For Japanese, English, Brazilian and Austrian populations, estimates of genetic isolate size based on different types of consanguineous marriage range over more than one order of magnitude, being much greater for uncle-niece and aunt-nephew marriage than for first-cousin marriage, with second cousins giving estimates about 10 times greater than first cousins. These discrepancies agree with the probable non-randomness of consanguineous marriage, and are so great that little reliance can be placed on estimates of isolate size from consanguineous marriage.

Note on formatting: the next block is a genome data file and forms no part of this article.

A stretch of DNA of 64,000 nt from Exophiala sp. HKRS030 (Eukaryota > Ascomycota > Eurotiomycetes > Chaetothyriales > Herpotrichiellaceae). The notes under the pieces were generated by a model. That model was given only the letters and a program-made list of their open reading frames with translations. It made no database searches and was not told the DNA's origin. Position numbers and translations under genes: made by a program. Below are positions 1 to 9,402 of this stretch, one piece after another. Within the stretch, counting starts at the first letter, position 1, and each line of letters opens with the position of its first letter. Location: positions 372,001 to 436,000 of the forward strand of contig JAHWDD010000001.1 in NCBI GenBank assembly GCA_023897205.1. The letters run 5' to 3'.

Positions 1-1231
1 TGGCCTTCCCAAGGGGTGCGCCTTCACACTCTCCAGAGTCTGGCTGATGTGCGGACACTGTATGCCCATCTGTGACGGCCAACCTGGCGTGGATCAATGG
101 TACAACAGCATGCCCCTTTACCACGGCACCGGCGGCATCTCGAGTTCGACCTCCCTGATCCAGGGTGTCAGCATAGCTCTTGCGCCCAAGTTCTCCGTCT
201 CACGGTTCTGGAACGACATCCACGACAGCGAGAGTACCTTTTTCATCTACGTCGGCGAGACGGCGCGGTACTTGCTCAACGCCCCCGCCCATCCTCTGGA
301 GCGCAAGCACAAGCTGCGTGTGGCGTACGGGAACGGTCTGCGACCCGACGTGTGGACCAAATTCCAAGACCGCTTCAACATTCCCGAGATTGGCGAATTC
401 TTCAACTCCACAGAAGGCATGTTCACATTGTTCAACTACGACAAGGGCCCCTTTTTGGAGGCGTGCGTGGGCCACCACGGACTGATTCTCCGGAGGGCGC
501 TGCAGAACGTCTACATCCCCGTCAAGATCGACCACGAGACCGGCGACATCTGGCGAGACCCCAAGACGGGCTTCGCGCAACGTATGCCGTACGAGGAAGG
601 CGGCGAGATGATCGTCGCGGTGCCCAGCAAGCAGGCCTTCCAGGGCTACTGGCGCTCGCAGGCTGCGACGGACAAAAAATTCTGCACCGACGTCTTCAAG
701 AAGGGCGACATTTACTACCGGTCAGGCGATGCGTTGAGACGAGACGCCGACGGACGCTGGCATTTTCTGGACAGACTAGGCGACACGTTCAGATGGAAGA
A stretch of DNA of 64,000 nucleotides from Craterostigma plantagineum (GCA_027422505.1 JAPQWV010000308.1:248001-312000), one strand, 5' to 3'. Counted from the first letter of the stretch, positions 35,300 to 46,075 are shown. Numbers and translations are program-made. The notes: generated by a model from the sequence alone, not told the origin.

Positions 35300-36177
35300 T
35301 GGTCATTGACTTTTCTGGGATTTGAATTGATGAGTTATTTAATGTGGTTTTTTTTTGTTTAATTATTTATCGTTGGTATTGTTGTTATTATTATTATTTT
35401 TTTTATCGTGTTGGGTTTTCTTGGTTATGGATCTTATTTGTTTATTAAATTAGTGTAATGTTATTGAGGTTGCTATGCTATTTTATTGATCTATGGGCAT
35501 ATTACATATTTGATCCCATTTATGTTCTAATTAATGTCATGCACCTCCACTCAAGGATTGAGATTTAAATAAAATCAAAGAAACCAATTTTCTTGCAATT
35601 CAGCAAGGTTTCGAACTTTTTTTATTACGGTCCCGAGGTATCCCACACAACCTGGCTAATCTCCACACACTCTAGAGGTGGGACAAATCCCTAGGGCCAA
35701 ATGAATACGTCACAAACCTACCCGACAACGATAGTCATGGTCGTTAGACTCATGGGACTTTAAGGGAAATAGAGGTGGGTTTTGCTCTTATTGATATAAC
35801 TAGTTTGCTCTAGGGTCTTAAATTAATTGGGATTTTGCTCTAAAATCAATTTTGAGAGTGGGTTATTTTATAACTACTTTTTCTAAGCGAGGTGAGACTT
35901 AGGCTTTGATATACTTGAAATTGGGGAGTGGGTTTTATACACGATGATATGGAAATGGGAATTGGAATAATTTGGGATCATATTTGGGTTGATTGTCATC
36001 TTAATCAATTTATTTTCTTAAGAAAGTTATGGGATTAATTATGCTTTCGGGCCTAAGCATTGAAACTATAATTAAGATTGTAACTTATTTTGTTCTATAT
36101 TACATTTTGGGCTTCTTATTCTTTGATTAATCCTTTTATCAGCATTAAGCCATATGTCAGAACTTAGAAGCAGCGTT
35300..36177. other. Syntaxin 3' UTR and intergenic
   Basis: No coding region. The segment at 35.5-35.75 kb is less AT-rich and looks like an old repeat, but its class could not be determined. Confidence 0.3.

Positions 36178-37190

It is known that for rare partially sex-linked recessive traits the ratio of affected females to affected males depends on the proportions of four types of first cousin matings. Data from Austrian and Japanese populations reveal three significant kinds of non-randomness which, however, would have very little effect on the expected frequency of females among partially sex-linked recessives, if such genes exist in man.

For the populations sampled, non-randomness is shown to persist in the different mating types of first cousins once removed, second cousins once removed, and second cousins.